by Christa Pehl Evans
Published April 12, 2021
Hail Columbia! American Music and Politics in the Early Nation. Laura Lohman. Oxford University Press, 2020. xiii + 326 pages.
Anyone befuddled and amused by American politics and the media today will find historical solace in this timely read. In a much-needed interdisciplinary book, Laura Lohman examines the use of music as partisan propaganda on the American political scene. Beyond just an analysis of text, she expertly weaves together the connotations of the tunes themselves with the historical context in the political moment. A significant contribution to the field of American history as well as musicology, Hail Columbia! provides a detailed analysis of popular American songs on the political scene in the late 18th and early 19th centuries.
The book is structured chronologically, with each chapter centered on a historical event. Lohman begins big by considering how music was used to create the legend that surrounds the drafting and ratification of the Constitution. Protests were suppressed, and importance of unification were told and retold in print and in song, making a stronger federal government seem necessary rather than imposing.
Lohman explores how music was both propaganda and protest further in the second chapter, which focuses on Washington’s second term. Both Federalists and Republicans used music to express their oppositional political views. Framing their debate in the language of “natural rights” à la Thomas Paine, Americans disseminated what was essentially propaganda, praising popular cosmopolitanism and rejecting British influence.
Chapter Three discusses the role of music during John Adams’s contentious presidency. Lohman dissects how both Federalists and Republicans used the same tunes to carry texts that villainized the opposing political party. Particularly amusing is Lohman’s analysis of “Hail Columbia,” for which Joseph Hopkinson set lyrics to Philip Phile’s “The President’s March,” originally composed in 1789 for George Washington’s first inauguration. The song had its premiere at Philadelphia’s Chestnut Street Theatre in April 1798 after the orchestra was “driven off” by the audience in a controversy over whether to play “Yankee Doodle” or “Ça Ira.” Tensions due to the XYZ affair were high, and song again proved played a pivotal role in both unifying and dividing.
Detailing further how music was used to craft myths of political dominance, the fourth chapter moves the reader into the era of Thomas Jefferson’s presidency, beginning with his contentious election. Lohman captures how Federalists and Republicans sparred in song. Through music and other propaganda, Jefferson was portrayed as Washington’s Messiah, erasing Adams’s contentious presidency in popular view. Ultimately, song helped to deflate the Federalist party.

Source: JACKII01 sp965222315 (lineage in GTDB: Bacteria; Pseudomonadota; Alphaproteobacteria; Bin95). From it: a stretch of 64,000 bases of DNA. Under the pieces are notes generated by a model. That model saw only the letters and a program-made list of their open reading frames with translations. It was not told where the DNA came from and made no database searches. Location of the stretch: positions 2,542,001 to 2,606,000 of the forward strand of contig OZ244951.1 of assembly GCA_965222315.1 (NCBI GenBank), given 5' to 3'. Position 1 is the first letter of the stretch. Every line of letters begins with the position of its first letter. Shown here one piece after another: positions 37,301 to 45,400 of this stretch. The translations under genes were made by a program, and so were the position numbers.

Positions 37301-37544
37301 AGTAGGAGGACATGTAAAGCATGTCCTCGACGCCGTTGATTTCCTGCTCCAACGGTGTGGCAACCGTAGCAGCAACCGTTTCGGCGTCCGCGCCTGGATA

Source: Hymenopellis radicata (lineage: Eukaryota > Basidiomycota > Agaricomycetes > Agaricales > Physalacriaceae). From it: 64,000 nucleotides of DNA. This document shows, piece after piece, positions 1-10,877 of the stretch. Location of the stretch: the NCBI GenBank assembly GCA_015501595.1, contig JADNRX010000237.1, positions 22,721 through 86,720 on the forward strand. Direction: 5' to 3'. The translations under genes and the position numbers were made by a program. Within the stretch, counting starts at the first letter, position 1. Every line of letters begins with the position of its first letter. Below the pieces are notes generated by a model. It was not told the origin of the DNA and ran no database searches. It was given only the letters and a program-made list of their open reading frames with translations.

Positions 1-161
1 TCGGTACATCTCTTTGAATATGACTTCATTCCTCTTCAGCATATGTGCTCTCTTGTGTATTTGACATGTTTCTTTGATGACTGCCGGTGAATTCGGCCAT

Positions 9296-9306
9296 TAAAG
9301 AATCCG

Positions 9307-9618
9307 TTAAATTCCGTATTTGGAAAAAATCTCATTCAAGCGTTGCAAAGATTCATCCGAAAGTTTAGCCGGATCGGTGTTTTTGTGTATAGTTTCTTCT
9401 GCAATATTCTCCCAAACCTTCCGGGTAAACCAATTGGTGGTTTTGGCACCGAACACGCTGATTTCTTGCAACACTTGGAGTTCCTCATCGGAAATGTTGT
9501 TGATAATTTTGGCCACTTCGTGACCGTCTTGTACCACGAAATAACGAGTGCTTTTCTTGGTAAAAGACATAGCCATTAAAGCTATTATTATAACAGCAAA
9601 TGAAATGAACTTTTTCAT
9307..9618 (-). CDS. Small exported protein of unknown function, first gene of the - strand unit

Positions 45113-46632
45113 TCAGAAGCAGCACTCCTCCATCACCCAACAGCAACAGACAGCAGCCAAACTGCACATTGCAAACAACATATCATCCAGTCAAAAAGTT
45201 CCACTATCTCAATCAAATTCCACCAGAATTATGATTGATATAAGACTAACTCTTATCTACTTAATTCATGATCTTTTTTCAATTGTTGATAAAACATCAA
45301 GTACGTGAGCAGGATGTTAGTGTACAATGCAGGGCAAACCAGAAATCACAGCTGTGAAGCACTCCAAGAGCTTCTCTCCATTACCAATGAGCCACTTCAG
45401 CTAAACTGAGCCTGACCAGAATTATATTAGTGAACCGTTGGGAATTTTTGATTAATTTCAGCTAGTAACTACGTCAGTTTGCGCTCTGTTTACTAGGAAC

In Chapter Five, Lohman examines a resurgence of partisan tensions in the period of 1806 to 1811 during the presidencies of Jefferson and Madison. Central to this chapter is music responding to the controversial embargo, restricting trade in response to the Napoleonic Wars. Essentially, the larger goals of the nation were debated through song, with questions about the navy, the economy, and American diplomacy set to popular tunes.
Not one to shy from big topics, Lohman addresses the War of 1812 in the final chapter, including an analysis of “The Star-Spangled Banner.” Francis Scott Key’s avoidance of partisan language and regional differences in his hyperbolic lyrics made for a song that was the perfect vehicle to reunite a nation rattled by a controversial war. “Key could have offered an alternative but less comforting explanation of the battle,” Lohman notes. She also investigates some of the more cynical music written during these years.
My favorite part of this text was reading it with the accompanying website, which includes links to audio recordings, images, and additional texts. There is so much food for musicians to sing and perform the music Lohman has unearthed and contextualized. I hope they will use Lohman’s work as a launching point for performances and recordings.
An interesting and entertaining read, Hail Columbia! illustrates how political ideas were debated in song and how the myth of a unified America was crafted through music. Lohman’s study also serves as an example of how to harvest information from the large body of music that emerged from the tradition of balladry and broadsides in England, America, and beyond. Her recipe is this: dissect the layers of meanings held by the popular tunes that were vehicles to lyrics rewritten and rewritten across time, analyze the lyrics themselves, and move beyond words into the socio-historical context of the specific songs at hand.
Scholar and performer Christa Pehl Evans is an assistant professor of music at Fresno Pacific University. Her research explores musicians and their manuscripts in late 18th-century Pennsylvania and has recently been published in Current Musicology.